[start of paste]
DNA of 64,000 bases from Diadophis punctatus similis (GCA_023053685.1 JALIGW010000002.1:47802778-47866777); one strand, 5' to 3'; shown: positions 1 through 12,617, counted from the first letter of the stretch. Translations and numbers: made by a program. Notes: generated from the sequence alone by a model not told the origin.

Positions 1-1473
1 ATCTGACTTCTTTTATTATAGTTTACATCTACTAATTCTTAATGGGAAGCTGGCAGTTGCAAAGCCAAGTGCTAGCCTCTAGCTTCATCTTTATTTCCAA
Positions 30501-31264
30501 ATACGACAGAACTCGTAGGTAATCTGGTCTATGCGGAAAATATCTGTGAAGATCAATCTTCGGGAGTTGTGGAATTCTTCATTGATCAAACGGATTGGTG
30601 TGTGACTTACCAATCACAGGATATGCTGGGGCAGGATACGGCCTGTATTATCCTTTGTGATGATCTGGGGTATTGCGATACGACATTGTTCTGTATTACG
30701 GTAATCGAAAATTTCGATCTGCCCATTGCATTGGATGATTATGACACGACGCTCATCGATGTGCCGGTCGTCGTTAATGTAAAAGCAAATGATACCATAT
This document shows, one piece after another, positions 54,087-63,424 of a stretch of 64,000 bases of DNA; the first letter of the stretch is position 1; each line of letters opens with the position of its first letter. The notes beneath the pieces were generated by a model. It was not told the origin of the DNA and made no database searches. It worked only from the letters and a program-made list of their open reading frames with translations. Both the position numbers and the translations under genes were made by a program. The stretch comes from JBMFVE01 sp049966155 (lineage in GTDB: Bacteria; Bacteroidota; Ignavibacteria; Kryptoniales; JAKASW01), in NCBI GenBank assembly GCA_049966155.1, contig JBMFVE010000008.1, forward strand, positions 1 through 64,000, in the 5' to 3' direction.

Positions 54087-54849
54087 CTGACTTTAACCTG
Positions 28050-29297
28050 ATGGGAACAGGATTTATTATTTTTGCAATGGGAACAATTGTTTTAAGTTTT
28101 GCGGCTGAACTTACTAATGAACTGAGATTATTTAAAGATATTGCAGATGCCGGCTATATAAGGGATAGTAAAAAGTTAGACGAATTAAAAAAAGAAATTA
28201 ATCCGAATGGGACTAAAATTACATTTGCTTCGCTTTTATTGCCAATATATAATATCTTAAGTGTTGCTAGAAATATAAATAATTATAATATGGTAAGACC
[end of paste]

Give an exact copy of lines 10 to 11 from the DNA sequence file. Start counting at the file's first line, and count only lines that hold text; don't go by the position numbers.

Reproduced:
54087 CTGACTTTAACCTG
Positions 28050-29297